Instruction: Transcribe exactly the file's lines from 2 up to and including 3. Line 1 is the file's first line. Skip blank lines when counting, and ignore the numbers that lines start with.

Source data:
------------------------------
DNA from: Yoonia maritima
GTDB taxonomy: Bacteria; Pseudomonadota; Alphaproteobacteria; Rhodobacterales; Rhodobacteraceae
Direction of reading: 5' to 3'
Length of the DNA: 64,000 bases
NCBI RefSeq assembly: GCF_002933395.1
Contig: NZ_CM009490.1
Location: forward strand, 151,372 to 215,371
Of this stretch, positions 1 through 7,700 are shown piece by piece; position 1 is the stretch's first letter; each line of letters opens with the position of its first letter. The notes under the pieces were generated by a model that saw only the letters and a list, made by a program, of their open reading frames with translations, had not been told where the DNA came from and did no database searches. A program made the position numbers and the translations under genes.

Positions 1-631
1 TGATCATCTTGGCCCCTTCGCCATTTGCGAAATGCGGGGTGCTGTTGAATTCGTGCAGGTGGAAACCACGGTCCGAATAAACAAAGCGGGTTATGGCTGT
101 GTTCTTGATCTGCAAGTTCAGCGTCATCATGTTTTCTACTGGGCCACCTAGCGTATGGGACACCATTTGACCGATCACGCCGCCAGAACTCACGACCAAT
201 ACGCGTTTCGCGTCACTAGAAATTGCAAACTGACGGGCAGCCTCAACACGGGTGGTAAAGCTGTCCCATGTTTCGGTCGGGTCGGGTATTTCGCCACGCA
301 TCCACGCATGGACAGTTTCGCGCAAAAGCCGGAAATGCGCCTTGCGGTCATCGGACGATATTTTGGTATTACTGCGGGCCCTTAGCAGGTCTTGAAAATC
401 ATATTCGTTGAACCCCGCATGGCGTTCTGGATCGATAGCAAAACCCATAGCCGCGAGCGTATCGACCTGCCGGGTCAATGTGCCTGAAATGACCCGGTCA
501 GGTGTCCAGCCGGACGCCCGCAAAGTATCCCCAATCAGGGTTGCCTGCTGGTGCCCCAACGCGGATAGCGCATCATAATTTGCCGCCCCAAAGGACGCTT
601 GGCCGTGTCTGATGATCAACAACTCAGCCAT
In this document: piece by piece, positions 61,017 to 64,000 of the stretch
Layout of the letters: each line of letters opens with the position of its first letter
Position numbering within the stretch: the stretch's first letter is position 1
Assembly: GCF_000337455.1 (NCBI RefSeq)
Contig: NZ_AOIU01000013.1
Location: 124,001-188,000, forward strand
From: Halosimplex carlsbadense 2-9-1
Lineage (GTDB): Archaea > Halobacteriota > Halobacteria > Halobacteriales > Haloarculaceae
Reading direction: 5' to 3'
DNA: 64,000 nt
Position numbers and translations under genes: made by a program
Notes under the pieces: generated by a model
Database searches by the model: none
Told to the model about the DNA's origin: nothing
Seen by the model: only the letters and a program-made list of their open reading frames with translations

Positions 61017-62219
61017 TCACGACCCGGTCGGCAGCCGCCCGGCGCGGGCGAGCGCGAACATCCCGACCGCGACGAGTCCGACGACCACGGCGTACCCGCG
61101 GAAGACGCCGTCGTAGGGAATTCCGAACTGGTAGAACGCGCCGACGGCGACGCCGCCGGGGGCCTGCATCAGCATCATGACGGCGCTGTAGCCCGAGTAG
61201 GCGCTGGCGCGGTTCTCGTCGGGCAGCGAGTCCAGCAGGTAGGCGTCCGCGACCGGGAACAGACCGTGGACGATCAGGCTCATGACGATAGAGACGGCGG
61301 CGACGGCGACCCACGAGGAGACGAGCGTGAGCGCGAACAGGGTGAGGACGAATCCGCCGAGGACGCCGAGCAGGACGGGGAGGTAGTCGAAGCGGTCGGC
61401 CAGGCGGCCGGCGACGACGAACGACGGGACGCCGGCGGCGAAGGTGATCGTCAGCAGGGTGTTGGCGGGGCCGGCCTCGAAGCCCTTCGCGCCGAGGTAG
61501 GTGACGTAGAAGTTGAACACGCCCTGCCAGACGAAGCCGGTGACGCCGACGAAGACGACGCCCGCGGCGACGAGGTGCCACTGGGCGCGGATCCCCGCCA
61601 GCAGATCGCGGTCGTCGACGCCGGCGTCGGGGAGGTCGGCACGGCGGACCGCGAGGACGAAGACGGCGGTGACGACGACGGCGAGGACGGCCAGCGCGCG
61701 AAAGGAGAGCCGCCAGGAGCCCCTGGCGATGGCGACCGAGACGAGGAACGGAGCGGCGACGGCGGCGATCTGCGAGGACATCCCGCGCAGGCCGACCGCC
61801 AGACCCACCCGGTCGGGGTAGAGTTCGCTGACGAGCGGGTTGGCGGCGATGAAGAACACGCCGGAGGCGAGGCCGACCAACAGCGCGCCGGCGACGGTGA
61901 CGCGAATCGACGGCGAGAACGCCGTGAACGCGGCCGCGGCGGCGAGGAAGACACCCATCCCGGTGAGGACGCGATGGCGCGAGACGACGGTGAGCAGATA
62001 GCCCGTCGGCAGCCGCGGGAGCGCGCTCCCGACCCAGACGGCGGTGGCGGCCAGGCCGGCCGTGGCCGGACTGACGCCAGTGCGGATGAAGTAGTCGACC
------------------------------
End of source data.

GTDB taxonomy: Bacteria; Pseudomonadota; Alphaproteobacteria; Rhodobacterales; Rhodobacteraceae
Direction of reading: 5' to 3'